Massive, planet-encircling storms usually occur in southern hemisphere summer and that will come by the end of December (315° Ls).  Observers should be alert for dust clouds in the northeast Hellas Basin, the Serpentis-Noachis region, and the Solis Lacus region. If the Red Planet behaves as it did in 2001 and 2003, then 2007 may be a time when Mars may be very dusty indeed!  For more detailed information on Martian dust storms on this web site.

SPECIAL EVENTS

For those interested in catching a glimpse of possible "flares" from the surface of Mars there will be a period when it will be possible to be seen when the De and Ds are coincident will be on or about July 14, 2018. The last time this event was recorded was during June 07, 2001 when the De = 1.8° and Ds = 2.5° and Mars was situated favorably in the sky for observers to record this rare event. The De and Ds will be very close together in this apparition; however, they will be slightly larger than in 2001 when the "flares" were seen. Detailed report of the 2001 event (Dobbins, Thomas A. and Sheehan, William (2001), "The Martian-Flares Mystery," Sky and Telescope, Vol. 101, No. 5, May, pp115-123) and "Solving the Martian Flares Mystery," Dobbins and Sheehan, ALPO Web Site.  See table below for dates when De - Ds +/- 1.0°:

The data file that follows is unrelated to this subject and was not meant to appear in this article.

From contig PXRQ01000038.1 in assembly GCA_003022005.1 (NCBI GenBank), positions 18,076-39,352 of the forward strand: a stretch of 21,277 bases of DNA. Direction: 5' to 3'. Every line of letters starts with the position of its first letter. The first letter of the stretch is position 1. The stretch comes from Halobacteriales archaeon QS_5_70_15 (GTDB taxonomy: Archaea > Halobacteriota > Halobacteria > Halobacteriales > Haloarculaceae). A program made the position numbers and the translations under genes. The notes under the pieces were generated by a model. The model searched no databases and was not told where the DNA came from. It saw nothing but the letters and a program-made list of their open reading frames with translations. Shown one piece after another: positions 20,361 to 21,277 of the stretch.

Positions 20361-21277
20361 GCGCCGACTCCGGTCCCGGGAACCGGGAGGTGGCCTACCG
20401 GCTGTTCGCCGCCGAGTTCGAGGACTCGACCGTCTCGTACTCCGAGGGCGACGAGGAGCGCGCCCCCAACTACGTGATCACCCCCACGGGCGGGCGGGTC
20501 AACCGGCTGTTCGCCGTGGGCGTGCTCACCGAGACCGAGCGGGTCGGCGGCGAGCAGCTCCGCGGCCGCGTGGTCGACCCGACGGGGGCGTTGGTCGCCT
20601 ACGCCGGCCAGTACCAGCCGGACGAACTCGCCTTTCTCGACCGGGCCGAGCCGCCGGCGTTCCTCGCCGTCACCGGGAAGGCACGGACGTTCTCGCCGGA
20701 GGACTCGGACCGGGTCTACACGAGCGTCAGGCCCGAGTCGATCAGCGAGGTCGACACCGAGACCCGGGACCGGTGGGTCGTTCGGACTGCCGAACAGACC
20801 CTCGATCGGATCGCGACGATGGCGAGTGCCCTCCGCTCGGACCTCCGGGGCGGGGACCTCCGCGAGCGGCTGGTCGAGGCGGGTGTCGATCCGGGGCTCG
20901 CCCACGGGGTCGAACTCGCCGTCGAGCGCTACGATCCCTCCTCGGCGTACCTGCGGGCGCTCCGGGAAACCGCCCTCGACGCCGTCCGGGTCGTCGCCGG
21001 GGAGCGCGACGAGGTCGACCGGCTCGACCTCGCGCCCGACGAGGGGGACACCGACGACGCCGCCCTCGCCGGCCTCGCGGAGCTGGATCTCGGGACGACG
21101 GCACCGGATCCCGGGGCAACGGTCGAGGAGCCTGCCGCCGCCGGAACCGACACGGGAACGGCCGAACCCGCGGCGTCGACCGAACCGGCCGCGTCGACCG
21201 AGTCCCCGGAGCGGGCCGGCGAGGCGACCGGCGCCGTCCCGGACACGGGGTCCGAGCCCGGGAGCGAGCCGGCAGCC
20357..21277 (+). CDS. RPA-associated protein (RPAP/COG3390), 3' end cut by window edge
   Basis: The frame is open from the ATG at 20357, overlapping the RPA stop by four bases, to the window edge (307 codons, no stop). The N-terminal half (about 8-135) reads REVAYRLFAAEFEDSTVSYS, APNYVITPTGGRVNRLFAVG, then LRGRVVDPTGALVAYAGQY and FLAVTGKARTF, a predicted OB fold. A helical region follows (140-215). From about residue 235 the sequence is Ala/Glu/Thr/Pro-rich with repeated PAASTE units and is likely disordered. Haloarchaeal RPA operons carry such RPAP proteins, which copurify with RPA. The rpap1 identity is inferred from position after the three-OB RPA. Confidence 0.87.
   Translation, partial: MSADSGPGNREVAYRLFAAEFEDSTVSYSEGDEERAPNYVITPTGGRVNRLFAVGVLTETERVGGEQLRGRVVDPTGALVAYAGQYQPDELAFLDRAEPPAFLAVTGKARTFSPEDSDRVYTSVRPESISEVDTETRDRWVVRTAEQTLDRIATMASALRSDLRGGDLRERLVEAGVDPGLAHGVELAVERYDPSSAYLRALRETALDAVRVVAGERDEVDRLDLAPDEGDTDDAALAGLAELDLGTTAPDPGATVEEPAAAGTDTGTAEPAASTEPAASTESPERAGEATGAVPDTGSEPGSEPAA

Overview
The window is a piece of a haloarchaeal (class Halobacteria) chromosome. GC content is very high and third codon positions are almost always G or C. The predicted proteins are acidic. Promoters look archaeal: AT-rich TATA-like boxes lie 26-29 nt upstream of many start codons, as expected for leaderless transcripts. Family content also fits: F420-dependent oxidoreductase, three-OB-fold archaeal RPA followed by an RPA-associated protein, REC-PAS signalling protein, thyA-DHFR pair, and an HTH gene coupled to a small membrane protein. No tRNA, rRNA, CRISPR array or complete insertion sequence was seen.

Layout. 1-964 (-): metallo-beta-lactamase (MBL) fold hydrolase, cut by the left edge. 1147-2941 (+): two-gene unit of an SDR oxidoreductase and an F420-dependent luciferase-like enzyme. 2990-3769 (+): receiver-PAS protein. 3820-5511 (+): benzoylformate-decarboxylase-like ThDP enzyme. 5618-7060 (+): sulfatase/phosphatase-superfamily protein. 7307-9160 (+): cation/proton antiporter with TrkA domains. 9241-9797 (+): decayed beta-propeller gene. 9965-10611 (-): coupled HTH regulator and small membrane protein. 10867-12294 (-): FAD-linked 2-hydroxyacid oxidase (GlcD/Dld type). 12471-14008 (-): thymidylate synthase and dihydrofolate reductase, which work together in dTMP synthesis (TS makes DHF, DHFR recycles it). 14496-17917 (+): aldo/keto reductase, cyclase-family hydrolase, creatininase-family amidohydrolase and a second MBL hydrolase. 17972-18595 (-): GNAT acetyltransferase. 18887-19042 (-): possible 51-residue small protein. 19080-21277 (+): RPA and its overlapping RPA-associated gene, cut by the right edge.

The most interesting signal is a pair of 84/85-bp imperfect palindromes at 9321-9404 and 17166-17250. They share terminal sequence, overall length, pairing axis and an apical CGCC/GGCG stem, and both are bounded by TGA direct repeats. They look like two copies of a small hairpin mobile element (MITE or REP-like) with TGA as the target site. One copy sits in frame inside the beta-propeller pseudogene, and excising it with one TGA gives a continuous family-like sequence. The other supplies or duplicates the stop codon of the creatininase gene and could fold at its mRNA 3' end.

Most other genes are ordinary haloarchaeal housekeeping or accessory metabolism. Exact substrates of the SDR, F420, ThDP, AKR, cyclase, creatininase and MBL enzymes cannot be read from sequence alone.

First Period: EST = UT - 4 || Di = 22.8" – 23.4 "

Date

Rise

Edom Transit (UT)

De

Ds

De - Ds

i

July 12

0143

0950

-12.9

-12.3

-0.6

13.3

July 13

0138

1026

-12.8

-12.5

-0.3

12.5

July 14

0134

1102

-12.7

-12.7

0.0

11.8

July 15

0129

1140

-12.6

-13.0

0.4

11.0

July 16

0125

1216

-12.4

-13.2

0.8

10.2

NOTE: Di = apparent diameter of Mars
                De = Declination of Earth from Mars
              Ds = Declination of Sun from Mars
De - Ds = coincident
        i = phase defect in degrees



 
 

Table 2. CALENDAR OF EVENTS -- MARS, 2017 - 2019

DATE

PHYSICAL

REMARKS

2017 Jul 27

Ls 38.9°

Conjunction. Mars is behind the Sun ~2.655 AU.

2017 Oct 06

Ls 70° 
De 25.5° 
Ds 23.6° 
RA 11:20
Dec 5.5° 
A. Dia 3.7’’

Mars at Aphelion. Is NPC fairly static or entering rapid retreat phase. Watch for "Aphelic Chill" in NPR (usually between 60° and 70° Ls). NPC Rima Tenuis may appear.  Antarctic hazes, hood. South polar regions becoming difficult to observe. Any signs  NPC width ~31° ±3°

2017 Nov 20

Ls 90° 
De 23.0° 
Ds 25.2° 
RA 13:07 
Dec -6.0° 
A. Dia 4.1’’

Solstice - Northern Summer/Southern Winter. Orographic clouds over the Tharsis volcanoes – W-Cloud? Local seasonal clouds should wrap around Syrtis Major and be prominent in Lybia. Hellas white cloud and Ice-fog activity? Discrete clouds? NPC remnant? Lemuria (210° W, 82° N) detached from NPC? Any other detachments (projections at 135° W and 290° W) near NPC remnant, NPC Width ~18° ±4°.

2018 Feb 12